R-α-lipoic Acid Boosts Circadian Clock Genes in Liver
To determine the effects of age and lipoic acid supplementation on hepatic gene expression, we fed young (3 mo) and old (24 mo) male Fischer 344 rats a diet with or without 0.2% (wt/wt) R-α-lipoic acid (LA) for 2 wk. Total RNA isolated from liver tissue was analyzed by Affymetrix microarray to examine changes in transcriptional profiles. Results showed elevated proinflammatory gene expression in the aging liver and evidence for increased immune cell activation and tissue remodeling, together representing 45% of the age-related transcriptome changes. In addition, age-related increases in transcripts of genes related to fatty acid, triglyceride, and cholesterol synthesis, including acetyl-CoA carboxylase-β (Acacb) and fatty acid synthase (Fasn), were observed. Supplementation of old animals with LA did not reverse the necroinflammatory phenotype but, intriguingly, altered the expression of genes governing circadian rhythm. Most notably, Arntl, Npas2, and Per changed in a coordinated manner with respect to rhythmic transcription. LA further caused a decrease in transcripts of several bile acid and lipid synthesis genes, including Acacb and Fasn, which are regulated by first-order clock transcription factors. Similar effects of LA supplementation on bile acid and lipid synthesis genes were observed in young animals. Transcript changes of lipid metabolism genes were corroborated by a decrease in FASN and ACC protein levels. We conclude that advanced age is associated with a necroinflammatory phenotype and increased lipid synthesis, while chronic LA supplementation influences hepatic genes associated with lipid and energy metabolism and circadian rhythm, regardless of age.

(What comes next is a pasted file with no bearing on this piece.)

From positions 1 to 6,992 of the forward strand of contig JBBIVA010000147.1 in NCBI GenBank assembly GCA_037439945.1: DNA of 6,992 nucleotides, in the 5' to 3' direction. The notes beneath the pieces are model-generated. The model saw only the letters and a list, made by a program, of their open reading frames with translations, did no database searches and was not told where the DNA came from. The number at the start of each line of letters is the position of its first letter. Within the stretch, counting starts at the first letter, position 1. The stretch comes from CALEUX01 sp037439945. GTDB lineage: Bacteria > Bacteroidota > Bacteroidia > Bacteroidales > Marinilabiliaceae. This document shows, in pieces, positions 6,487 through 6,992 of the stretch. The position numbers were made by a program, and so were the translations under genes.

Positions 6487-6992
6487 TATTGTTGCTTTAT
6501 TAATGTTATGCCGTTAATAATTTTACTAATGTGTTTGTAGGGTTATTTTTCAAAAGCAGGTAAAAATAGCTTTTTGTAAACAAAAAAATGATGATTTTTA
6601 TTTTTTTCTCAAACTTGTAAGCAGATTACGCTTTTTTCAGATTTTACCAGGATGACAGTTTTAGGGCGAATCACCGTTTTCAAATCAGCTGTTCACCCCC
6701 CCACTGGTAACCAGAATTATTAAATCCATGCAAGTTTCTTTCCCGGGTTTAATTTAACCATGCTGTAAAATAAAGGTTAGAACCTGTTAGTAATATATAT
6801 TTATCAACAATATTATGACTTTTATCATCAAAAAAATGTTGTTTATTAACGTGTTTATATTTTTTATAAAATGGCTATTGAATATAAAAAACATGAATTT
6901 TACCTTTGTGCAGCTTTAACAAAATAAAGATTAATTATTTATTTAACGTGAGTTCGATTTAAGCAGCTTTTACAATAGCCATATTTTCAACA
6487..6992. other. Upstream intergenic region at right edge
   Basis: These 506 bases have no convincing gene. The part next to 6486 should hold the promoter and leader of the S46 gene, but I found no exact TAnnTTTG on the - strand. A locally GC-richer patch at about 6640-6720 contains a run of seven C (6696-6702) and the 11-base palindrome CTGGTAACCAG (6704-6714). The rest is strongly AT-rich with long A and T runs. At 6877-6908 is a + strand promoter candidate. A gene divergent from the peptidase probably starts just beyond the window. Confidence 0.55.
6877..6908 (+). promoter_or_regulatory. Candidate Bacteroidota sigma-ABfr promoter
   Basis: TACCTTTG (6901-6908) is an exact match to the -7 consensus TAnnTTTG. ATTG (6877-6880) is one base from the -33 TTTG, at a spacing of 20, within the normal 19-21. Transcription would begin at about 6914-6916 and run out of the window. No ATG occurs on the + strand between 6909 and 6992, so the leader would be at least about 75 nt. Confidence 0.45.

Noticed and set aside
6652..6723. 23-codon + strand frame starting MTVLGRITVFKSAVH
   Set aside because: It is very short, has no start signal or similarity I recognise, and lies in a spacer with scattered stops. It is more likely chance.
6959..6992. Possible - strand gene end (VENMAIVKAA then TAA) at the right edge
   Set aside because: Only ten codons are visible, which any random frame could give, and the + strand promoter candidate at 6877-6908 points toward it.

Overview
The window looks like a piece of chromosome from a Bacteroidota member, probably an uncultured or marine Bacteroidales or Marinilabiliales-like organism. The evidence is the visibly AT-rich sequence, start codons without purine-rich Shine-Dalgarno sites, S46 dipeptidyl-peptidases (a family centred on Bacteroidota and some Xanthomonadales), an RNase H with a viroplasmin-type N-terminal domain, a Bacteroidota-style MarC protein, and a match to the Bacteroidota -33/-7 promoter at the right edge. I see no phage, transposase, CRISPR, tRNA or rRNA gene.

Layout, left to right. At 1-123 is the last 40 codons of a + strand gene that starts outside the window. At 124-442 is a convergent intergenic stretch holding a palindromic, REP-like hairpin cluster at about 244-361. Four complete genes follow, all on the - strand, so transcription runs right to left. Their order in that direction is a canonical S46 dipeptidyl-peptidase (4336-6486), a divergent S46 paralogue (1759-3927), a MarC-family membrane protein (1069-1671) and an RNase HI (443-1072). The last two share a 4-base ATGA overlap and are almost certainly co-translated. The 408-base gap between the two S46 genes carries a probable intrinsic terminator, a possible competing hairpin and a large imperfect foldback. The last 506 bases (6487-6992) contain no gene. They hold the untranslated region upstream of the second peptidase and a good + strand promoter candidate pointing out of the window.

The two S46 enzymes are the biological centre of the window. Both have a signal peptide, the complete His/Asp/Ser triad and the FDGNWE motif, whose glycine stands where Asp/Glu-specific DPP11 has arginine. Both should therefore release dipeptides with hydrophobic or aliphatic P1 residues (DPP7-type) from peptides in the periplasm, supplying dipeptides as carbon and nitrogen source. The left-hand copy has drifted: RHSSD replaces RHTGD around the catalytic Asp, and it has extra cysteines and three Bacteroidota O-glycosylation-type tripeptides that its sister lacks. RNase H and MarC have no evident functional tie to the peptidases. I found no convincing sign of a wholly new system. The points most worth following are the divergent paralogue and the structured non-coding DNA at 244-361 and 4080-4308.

Finlay LA, Michels AJ, Butler JA, Smith EJ, Monette JS, Moreau RF, Petersen SK, Frei B, Hagen TM. R-α-lipoic acid does not reverse hepatic inflammation of aging, but lowers lipid anabolism, while accentuating circadian rhythm transcript profiles. Am J Physiol Regul Integr Comp Physiol 2012 March Linus Pauling Institute, 307 Linus Pauling Science Center, Oregon State Univ., Corvallis, OR 97331, USA.